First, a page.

And for the big one. David Cameron made this speech at the Royal College of Nursing in 2009 promising "There will be no more of those pointless reorganisations that aim for change but instead bring chaos." The audience greeted this firm commitment with applause. After the election in 2011 delegates at the college’s annual conference overwhelmingly backed a motion of no confidence questioning Health Secretary Andrew Lansley’s reforms to the NHS. The move to replace primary care trusts with GP-led commissioning groups and increase the role of private providers has been described as "the biggest reorganisation of the NHS in its history."

If David Cameron is in number 10 after this election it'll be more of same. In the moments, during the campaign, when he hasn't been scaremongering and going round insulting the Scots and putting the Union at risk for his own short term future, worrying about his career and forgetting which football team he's meant to support.

He has been going round making unfunded pledges adding up to more than £21bn. There is raising the personal allowance to £12,500 cost £6.5bn but no idea how to pay for it. There is raising the higher rate tax threshold to £50,000 now thats not so expensive, cost £3.9bn but again no idea how to pay for it. A freeze in rail fares for five years, this costs £1.8bn you guessed it how to pay to pay for it. David Cameron also wants workers to be given 3 days off work for voluntary work, cost of doing this for public sector workers is £1.25bn and once again he has no idea how he's going to pay for it.

In January 2015 David Cameron said "the real risk to the NHS is the risk of unfunded spending commitments bringing chaos to our economy which would wreck our NHS". As he said this only a couple of months ago the very same David Cameron has pledged an extra £8bn for the National Health Service, without knowing where one single penny to pay for that pledge is coming from. As in 2010 he broke his promise on the NHS and given the opportunity he'll do the same again.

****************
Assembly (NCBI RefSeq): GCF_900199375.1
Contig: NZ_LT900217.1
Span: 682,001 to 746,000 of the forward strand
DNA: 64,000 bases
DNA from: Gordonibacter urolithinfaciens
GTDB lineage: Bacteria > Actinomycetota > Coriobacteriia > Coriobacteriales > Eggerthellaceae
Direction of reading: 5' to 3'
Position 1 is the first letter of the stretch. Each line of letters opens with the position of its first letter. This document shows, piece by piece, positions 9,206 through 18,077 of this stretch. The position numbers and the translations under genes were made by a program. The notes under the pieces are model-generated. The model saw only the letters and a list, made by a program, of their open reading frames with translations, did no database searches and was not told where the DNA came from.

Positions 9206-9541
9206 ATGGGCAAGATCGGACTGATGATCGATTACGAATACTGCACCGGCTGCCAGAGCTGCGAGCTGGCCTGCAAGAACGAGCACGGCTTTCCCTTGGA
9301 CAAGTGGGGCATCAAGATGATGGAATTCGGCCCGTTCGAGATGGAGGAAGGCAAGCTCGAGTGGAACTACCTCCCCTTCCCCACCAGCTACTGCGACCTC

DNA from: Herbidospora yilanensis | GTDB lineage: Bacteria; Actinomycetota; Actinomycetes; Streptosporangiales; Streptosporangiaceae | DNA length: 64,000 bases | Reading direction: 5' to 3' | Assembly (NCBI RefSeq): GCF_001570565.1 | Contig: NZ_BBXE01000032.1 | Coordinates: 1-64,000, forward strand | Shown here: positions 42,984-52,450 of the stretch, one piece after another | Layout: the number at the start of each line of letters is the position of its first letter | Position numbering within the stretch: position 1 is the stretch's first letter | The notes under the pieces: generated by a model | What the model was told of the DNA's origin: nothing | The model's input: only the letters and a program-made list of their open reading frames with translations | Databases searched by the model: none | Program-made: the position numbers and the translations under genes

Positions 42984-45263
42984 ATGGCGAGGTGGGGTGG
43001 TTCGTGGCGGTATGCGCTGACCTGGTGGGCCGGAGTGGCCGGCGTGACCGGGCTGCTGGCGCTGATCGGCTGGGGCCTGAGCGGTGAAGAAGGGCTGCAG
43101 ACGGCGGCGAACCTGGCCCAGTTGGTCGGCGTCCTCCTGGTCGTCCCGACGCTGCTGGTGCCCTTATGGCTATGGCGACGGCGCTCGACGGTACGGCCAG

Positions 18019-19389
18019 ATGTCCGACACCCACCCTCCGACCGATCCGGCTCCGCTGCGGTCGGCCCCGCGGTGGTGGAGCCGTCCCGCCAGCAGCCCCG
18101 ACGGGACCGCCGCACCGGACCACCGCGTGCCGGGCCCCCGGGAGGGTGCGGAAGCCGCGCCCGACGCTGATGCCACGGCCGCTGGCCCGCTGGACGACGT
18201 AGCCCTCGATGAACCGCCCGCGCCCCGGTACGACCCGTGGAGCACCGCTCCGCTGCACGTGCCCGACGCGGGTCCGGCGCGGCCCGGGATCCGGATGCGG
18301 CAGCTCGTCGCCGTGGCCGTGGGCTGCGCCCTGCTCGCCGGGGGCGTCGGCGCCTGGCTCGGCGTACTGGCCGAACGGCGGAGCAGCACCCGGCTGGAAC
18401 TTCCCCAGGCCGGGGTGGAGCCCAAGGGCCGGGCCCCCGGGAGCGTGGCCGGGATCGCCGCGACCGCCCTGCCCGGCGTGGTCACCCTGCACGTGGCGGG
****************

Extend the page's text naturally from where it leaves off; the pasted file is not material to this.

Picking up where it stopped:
He has said the Tories will cut £12bn in benefits, but wont say where the axe will fall, many observers assume child benefit is in their sights, again, and interviewed earlier today William Hague noticeably failed to rule it out. A leaked document also shows disability benefits and the carers allowance are in Tory sights for cuts after the election.

At the start I quoted David Cameron saying "judge me on my record" well his record is frankly appalling. Choking off the economic recovery in 2010 and broken promises on; dealing with the deficit, not putting up VAT, not scrapping EMA, getting immigration down to the tens of thousands, not means testing child benefit and no top down reorganisation of the National Health Service. Has there been one word of apology from David Cameron or George Osborne for this? No. To give Nick Clegg his due when he broke his promise on not raising tuition fees, then doing so, he had the decency to apologise.

David Cameron doesn't deserve another five years in office. A litany of broken promises, people's hopes dashed. Mr Cameron must have been taking notes, rather than criticising the 2010 Labour campaign when he said: "No new ideas, a very negative campaign, all about attack and trying to scare people." As his campaign this time has been precisely that. To be fair its possible to say there are new ideas from him, he simply has no idea how he'll pay for them however if he's fortunate to squeak back into to Downing Street at the end of week. 

This election is a choice, a choice of whether to reward a Prime Minister for his broken promises and to reward a Chancellor who has spectacularly failed to meet any of his own targets and is presiding over an economy where for the last year economic growth has been slowing, by half in the last quarter alone. Or whether you give them their ministerial P45s. I wont be be voting for them, or more accurately their candidate, but its not for me to tell you how to vote, just a request that however you wish to vote, you go out and do so.